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Vill du byta ut dina POTS-linjer? Digitala alternativ finns här


An old black telephone.

The time to act is now; this is the year to replace your older POTS lines.

The History of POTS

Plain old telephone services (POTS), have taken many forms since 1876, with older generations first knowing them as the landlines found in homes. However, by the mid-2010s, many organisations began moves to reduce their reliance on POTS, which was fuelled by the shift to VoIP, as well as the expectation that carriers would eventually retire their expansive networks of maturing copper lines.

Businesses first began by moving their copper line services to other forms of technology, such as DID on the PRI, eFax, SIP, or IP-based technology. At the same time, they found not all services worked well with VoIP. Those requiring an analog dial tone remained on POTS lines (including those mandated by law), such as faxes, alarms, point-of-sale devices, elevators, and e-911.

What this meant was by 2021, as POTS lines were no longer being support, many organisations found themselves still stuck with POTS lines for business-critical voice and fax services, but without an attractive alternative solution in sight.

Why It’s Time to Cut the POTS Cord

Cutting POTS can significantly cut your costs.


While the POTS in action may seem easy, as it’s essentially transmitting signals over a wire, the infrastructure required to support the communication is intricate. Calls made on POTS lines move across multiple places on a grid, traveling through mechanical buildings and parts like copper lines, switchboards, and towers. This aging physical infrastructure, which can be affected by weather-related outages and needs regular maintenance, creates costs for carriers, which is passed on to customers. Alternatively, digital lines don’t require the same investment as physical lines, making them less costly. On average, MetTel often is able to provide an immediate 30% reduction in fees when clients shift their POTS lines to digital solutions.

POTS’ Longevity is Coming to an End

Due to the complexity of upkeeping POTS infrastructure, many carriers have announced their plans to discontinue support for copper lines. Recently, major carriers like Verizon, AT&T, and CenturyLink have set dates to retire their POTS support. However, with many organisations still relying upon POTS to run their fax lines, alarms, point of sale, and elevator call buttons, they may soon find themselves in a difficult position. Without a POTS transformation strategy in place, healthcare facilities will no longer have access to fax machines, office high rises with no access elevator emergency lines, and brick-and-mortar stores without security or fire alarms to protect their goods.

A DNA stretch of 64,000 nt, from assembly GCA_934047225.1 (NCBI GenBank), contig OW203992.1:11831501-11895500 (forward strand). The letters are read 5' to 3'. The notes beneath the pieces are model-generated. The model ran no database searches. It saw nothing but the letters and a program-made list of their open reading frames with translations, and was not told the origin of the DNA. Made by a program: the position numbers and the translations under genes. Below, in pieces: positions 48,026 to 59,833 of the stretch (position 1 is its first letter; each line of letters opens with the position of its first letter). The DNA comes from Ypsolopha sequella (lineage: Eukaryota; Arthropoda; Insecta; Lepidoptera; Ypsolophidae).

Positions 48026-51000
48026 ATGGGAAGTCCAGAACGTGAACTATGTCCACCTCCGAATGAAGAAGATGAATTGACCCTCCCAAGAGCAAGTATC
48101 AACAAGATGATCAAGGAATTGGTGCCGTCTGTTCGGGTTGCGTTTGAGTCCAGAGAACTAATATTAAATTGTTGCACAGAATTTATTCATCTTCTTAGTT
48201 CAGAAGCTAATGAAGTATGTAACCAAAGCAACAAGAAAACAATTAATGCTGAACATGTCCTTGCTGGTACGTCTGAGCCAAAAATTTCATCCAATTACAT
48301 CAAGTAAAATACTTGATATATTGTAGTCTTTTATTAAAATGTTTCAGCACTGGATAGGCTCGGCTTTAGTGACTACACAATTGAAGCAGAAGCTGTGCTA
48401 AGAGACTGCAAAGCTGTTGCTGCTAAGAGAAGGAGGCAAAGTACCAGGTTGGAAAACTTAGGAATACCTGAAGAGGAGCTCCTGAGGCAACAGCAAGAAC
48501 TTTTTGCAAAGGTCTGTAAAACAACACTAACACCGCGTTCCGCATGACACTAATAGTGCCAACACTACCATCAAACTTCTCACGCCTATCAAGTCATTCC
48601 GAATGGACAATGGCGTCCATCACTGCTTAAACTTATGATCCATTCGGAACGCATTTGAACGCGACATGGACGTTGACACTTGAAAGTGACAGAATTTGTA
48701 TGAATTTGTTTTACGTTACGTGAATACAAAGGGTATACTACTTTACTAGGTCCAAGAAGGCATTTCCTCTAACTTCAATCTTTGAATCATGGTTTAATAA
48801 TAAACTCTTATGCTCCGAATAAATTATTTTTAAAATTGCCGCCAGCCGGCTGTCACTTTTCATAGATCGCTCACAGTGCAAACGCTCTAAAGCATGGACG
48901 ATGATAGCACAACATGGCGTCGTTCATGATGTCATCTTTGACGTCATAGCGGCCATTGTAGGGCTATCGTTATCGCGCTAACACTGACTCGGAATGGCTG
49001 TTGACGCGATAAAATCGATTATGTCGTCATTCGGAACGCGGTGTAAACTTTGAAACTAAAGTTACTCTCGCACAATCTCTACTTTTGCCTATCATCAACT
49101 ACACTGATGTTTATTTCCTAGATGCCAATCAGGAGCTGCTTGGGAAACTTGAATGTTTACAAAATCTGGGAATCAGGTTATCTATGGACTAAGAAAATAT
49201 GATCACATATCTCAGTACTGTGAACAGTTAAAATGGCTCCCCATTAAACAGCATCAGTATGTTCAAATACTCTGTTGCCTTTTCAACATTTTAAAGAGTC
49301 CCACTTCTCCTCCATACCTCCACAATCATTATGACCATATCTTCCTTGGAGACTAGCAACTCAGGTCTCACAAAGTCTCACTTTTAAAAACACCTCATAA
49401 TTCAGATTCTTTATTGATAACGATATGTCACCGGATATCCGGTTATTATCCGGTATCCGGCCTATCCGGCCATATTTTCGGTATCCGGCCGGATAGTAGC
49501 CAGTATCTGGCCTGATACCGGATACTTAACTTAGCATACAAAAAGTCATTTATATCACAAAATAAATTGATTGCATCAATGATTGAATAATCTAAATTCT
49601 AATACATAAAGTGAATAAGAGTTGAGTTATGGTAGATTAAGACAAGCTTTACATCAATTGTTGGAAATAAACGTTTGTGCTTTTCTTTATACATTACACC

A Reliable Alternative for POTS Comes to the Rescue

MetTel has developed a new solution, POTS Transformation, to provide a long-term path forward for organisations who still rely on POTS for their business-critical applications. MetTel provides a fully-managed service and support with deployment to replacement, as MetTel manages the entire migration process to ensure a seamless transition.

MetTel POTS Transformation offers:

  • Turn-key deployment, including managed equipment and professional installation
  • Business continuity, even during network outages
  • Ongoing management from 24/7/365 US-based NOC monitoring & support
  • LTE/5G connectivity for new locations and wireless backup services for existing location with broadband access.

Why POTS Transformation

MetTel’s on-demand webinar provides more information about the MetTel POTS Transformation network, deployment and installation process, as well as technical specs. Plus, we discuss real-world results, including a case study from a healthcare client who is receiving a 40% savings from migrating their POTS lines to MetTel’s solution.

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Kan tillverkare nå sin största potential i framtidens fabrik?


Can Manufacturers Reach Their Greatest Potential in the Factory of the Future?

Manufacturing has changed with evolving consumer demand and the rise of robotics, IoT and artificial intelligence.

When I talk to people about Industry 4.0 – that being, at its simplest level, applying smart technology to the business of manufacturing – many people bring up the loss of jobs as though robots are calling the shots in conference rooms around the world. “People always fear change,” Microsoft founder Bill Gates once said. He then pointed out that people feared electricity and coal and gas-powered engines, underscoring that the unknown is perhaps the most frightening thing of all.